Awesome look!  Great powers!  Swashbuckling daredevil!  Interesting (if convoluted) backstory!  Three fingers!  Beloved icon to all!

Dude, you’re named after a worm.

Red Robin

YUMM! Tim Drake is a brilliant kid, figuring out who Batman is based only on a few scant clues, and is one of the few self-made heroes in the Bat-family.  (Their origins tend to have a lot of gunplay, but not so much awesomeness.  That doesn’t come later.)  He proved himself to be a competent leader during his run as a Teen Titan, and is the one person who ever really made most of us forget the shadow of Dick Grayson as Robin.  His redesigned Robin suit actually made up for years of green chainmail panties, and his tragic star turn in Identity Crisis still gives me chills.  Then, he grew up, lost his mind, stole Doctor Mid-Nite’s spare costume, and named himself after a hamburger joint.  It could be worse, I suppose.  We could be reading the adventures of Batman, Robin, Batwoman, and the White Castle.

Actually, that might be kind of cool…

Faithful Spoilerite Question Of The Day: What other characters fall short in the name department?  (Please be kind to the Legion of Super-Heroes in your responses…  To quote Charles Foster Offdensen, that’s my bread and butter you’re $&!#ing with.)

The Author

Matthew Peterson

Matthew Peterson

Once upon a time, there was a young nerd from the Midwest, who loved Matter-Eater Lad and the McKenzie Brothers... If pop culture were a maze, Matthew would be the Minotaur at its center. Were it a mall, he'd be the Food Court. Were it a parking lot, he’d be the distant Cart Corral where the weird kids gather to smoke, but that’s not important right now... Matthew enjoys body surfing (so long as the bodies are fresh), writing in the third person, and dark-eyed women. Amongst his weaponry are such diverse elements as: Fear! Surprise! Ruthless efficiency! An almost fanatical devotion to pop culture!

And a nice red uniform.

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  1. Spaceboots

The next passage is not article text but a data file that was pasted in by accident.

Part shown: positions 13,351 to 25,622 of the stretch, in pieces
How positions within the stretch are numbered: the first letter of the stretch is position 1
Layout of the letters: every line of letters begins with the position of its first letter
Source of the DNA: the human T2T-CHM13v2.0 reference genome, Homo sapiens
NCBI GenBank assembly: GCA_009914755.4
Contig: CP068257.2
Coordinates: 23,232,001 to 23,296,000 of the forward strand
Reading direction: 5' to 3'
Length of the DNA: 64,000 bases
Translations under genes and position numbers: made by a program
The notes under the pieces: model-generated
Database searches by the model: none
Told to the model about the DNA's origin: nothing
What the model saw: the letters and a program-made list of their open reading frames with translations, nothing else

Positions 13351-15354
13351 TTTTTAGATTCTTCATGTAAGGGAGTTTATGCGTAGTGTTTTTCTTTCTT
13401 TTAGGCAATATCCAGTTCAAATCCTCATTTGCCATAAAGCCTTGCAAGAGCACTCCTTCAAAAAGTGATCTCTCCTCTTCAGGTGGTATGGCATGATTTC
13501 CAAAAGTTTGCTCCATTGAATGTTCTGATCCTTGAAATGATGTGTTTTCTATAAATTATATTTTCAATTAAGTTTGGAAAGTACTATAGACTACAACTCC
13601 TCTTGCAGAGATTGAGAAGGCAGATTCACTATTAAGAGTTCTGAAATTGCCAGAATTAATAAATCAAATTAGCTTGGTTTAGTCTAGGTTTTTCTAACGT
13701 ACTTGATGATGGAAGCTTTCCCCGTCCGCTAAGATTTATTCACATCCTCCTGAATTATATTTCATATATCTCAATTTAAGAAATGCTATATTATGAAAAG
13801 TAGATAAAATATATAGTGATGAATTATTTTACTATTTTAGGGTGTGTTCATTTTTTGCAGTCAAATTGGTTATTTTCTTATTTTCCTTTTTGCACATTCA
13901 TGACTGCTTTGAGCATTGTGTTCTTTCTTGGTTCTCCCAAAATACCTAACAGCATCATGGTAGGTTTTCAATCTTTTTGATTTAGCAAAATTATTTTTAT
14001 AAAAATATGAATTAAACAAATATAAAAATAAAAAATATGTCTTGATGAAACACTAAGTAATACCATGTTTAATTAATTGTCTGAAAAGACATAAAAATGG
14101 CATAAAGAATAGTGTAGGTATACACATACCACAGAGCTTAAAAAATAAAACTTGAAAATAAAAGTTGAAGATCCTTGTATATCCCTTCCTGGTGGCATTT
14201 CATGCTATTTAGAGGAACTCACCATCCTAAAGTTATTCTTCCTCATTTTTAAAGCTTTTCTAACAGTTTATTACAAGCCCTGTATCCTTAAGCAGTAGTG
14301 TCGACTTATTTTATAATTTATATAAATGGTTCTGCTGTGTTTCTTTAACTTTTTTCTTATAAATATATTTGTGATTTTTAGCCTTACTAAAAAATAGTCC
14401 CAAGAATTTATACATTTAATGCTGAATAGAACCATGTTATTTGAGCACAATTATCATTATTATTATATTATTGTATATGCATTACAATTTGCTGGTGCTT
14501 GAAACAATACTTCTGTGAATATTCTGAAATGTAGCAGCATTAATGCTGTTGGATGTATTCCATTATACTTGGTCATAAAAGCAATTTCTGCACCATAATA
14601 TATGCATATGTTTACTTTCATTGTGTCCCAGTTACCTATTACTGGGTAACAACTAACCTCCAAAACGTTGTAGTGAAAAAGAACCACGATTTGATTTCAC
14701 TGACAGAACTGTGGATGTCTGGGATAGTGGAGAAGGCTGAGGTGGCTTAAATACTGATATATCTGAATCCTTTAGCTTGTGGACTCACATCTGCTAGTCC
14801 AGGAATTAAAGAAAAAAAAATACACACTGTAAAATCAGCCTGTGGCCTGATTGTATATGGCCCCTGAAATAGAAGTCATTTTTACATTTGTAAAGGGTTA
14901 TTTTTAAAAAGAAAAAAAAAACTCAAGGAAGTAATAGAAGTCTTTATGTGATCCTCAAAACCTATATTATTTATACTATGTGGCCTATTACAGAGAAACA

November 6, 2010 at 1:18 am — Reply

    Two great super-teams that I love dearly and are awesome, but have really unfortunate names: Critical Hit and Major Spoilers. :P

  2. jurman
    November 6, 2010 at 2:18 am — Reply

    Love your list! I will never look at Elektra the same way again.

    I would have to add Cable. He may not have originally been a great character but was decent later on. I could never figure out why he was named this. Has nothing to do with his powers as far as I could tell.

    Speedy would work better for Flash’s sidekick than Green Arrow’s.

    I loved He-Man as a kid, but even then I thought the name was stupid.

  3. Space Cadet Juan
    November 6, 2010 at 3:11 am — Reply

    The only thing I dislike about Hellboy is his name. Everything else about him is awesome, but such a dopey name.

  4. bob
    November 6, 2010 at 7:44 am — Reply

    Wow.You totally ignored ALL the bad Legion names!I agree,leave Matter Eater Lad alone.But Arm Fall Off Boy?Absorbing Boy?Reflecto?Not to mention strange characters like Grimbor the chainsman and his companion Charma?They were weird.
    I’d have to agree on Cable.Is he a wire or TV provider?

  5. November 6, 2010 at 8:47 am — Reply

    I think with Hardbody, you hit the nail on the head on when “deliberately silly” (like so many Legion codenames) crosses over into “unintentionally wrong”. But you have to admit, the name “Nightcrawler” is almost too cool for a worm; it should be a snake’s name.

  6. Slappy
    November 6, 2010 at 8:51 am — Reply

    I LOVE the name of Matter Eater Lad. It says what he does.